“We have had a dedicated organising team hard at work for over a year,” he said. “The town of Muotathal, Schwyz, and the neighbouring areas have thrown themselves into this event and are excited to welcome world-championship canoeing back to the canton for the first time in 45 years.”

Heinz Wyss, one of the Muota 2018 organizing committee and himself a member of the Swiss team that competed in Muotathal back in 1973, said the return of the World Championships was a day many locals had anticipated for years.

“This is a great day for Swiss canoeing, to see world-class action back on the Muota River,” Wyss said. “We have had great weather, amazing competition and some incredible performances. What more could one wish for?”

More than 300 competitors from 23 countries are attending the 2018 World Wildwater Canoeing Championships in Muotathal, Switzerland. The competitions run until Sunday 3 June.

The event website is here and it can also be followed on Facebook and Twitter.

Why online estate agents aren’t worth it


Imagine you’re buying a house, you see an ideal place on a leading property portal and then make an appointment to view with the estate agent.

If you’re dealing with one of the 10,500 or so members of the National Association of Estate Agents then the chances are you’ll speak to a real person in a real office who’s knows the vendor and has a personal stake in getting the property seen by as many people as possible. If you don’t, well, you’ll take your chances… Continue reading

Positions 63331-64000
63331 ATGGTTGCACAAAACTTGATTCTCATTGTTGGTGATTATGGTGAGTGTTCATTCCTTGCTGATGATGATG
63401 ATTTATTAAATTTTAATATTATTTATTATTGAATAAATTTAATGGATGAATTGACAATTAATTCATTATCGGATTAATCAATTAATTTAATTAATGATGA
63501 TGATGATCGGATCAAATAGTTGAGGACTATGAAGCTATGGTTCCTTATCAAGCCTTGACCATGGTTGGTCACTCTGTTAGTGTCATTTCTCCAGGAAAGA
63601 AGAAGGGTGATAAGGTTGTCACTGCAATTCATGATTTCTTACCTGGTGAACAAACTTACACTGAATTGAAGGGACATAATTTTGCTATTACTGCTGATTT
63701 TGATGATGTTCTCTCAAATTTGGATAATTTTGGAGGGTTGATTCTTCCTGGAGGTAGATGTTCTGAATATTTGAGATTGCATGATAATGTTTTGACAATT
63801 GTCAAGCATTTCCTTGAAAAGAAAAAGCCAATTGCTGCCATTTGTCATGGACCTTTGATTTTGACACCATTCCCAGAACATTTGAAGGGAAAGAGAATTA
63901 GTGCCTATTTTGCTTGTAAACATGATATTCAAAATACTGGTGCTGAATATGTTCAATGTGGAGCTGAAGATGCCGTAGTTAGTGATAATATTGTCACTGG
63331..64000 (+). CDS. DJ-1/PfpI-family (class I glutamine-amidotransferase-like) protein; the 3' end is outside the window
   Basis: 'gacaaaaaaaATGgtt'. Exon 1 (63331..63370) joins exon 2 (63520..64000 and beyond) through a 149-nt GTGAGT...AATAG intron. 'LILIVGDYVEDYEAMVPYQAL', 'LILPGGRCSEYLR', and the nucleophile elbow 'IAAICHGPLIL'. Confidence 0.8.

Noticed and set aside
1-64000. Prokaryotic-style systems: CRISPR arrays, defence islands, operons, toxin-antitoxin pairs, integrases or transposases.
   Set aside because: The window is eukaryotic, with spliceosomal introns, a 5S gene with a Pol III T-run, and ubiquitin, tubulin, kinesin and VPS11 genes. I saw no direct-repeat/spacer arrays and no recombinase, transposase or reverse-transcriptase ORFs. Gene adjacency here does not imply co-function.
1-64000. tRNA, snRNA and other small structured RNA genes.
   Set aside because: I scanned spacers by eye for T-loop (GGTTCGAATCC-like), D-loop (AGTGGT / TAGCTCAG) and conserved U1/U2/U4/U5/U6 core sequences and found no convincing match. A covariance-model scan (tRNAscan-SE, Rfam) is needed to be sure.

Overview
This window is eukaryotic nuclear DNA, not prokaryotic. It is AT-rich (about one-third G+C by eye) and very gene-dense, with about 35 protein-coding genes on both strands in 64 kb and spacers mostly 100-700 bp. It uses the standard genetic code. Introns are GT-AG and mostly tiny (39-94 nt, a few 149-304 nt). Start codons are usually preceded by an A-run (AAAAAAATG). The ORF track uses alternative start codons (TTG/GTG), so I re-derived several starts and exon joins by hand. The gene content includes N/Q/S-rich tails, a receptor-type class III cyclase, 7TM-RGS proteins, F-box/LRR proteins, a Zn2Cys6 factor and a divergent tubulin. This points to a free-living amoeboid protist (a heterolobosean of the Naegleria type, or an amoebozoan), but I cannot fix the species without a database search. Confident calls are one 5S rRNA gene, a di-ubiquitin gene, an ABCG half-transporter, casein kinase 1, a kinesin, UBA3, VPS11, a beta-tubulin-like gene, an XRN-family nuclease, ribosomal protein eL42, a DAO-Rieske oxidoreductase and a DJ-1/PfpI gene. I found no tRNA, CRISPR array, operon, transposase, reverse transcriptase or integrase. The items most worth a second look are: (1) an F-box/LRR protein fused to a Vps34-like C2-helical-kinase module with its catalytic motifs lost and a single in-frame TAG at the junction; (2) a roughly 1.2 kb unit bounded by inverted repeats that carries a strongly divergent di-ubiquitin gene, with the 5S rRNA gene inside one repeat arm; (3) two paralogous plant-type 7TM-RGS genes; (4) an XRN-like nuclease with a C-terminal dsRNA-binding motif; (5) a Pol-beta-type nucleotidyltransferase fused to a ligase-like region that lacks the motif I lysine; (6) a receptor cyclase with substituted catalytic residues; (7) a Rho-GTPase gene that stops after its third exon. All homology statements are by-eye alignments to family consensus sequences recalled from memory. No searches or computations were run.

What did you do in the great financial crash, grandad?

Reuters European HQ in Canary Wharf London, pictured in 2006
I remember asking my grandfather what he’d done in the Second World War and his answer held me spellbound.

Whether tales of the financial crisis of 2007-2008 that more or less kicked off ten years ago today will similarly capture children’s imagination in years to come seems unlikely, even though its lessons are arguably not too much less significant for future generations.

Why? Because failing to learn the lessons of the past bodes ill for an ever more integrated global financial system and world economy, and that means his, your, my – our wealth and prosperity. Continue reading

Surf – the story behind Australia’s 1,000m kayaking success

Australia has won eight Olympic medals in 1,000m kayak racing. It owes much of that success to another sport altogether – surf life saving.

surfskiBased on the training regime developed by beach lifeguard services across the country, surf ski racing has become an established pathway for paddlers to progress to kayak racing on the Olympic stage.

Sprint kayaking isn’t the only Olympic sport to have benefited from the size and strength of surf lifesaving – at the London Games in 2012 more than 60 Australian athletes in the country’s swimming, water polo, rowing and kayaking teams declared a background in competitive surf lifesaving. Continue reading